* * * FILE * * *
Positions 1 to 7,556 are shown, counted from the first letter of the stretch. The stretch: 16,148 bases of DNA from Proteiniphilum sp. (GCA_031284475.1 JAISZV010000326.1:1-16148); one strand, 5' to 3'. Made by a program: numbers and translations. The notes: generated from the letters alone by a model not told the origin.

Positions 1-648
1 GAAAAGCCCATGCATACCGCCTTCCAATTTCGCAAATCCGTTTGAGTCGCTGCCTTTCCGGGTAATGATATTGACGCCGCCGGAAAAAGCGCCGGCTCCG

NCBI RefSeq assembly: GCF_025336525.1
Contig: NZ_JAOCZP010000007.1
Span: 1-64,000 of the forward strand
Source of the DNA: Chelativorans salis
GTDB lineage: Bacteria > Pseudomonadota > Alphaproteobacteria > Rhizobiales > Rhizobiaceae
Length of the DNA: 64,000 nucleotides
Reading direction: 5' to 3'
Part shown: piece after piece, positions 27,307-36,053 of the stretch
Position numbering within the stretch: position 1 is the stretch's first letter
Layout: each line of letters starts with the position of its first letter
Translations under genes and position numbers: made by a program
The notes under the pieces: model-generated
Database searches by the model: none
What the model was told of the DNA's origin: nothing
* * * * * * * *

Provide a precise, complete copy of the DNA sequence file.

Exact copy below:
Positions 1 to 7,556 are shown, counted from the first letter of the stretch. The stretch: 16,148 bases of DNA from Proteiniphilum sp. (GCA_031284475.1 JAISZV010000326.1:1-16148); one strand, 5' to 3'. Made by a program: numbers and translations. The notes: generated from the letters alone by a model not told the origin.

Positions 1-648
1 GAAAAGCCCATGCATACCGCCTTCCAATTTCGCAAATCCGTTTGAGTCGCTGCCTTTCCGGGTAATGATATTGACGCCGCCGGAAAAAGCGCCGGCTCCG

NCBI RefSeq assembly: GCF_025336525.1
Contig: NZ_JAOCZP010000007.1
Span: 1-64,000 of the forward strand
Source of the DNA: Chelativorans salis
GTDB lineage: Bacteria > Pseudomonadota > Alphaproteobacteria > Rhizobiales > Rhizobiaceae
Length of the DNA: 64,000 nucleotides
Reading direction: 5' to 3'
Part shown: piece after piece, positions 27,307-36,053 of the stretch
Position numbering within the stretch: position 1 is the stretch's first letter
Layout: each line of letters starts with the position of its first letter
Translations under genes and position numbers: made by a program
The notes under the pieces: model-generated
Database searches by the model: none
What the model was told of the DNA's origin: nothing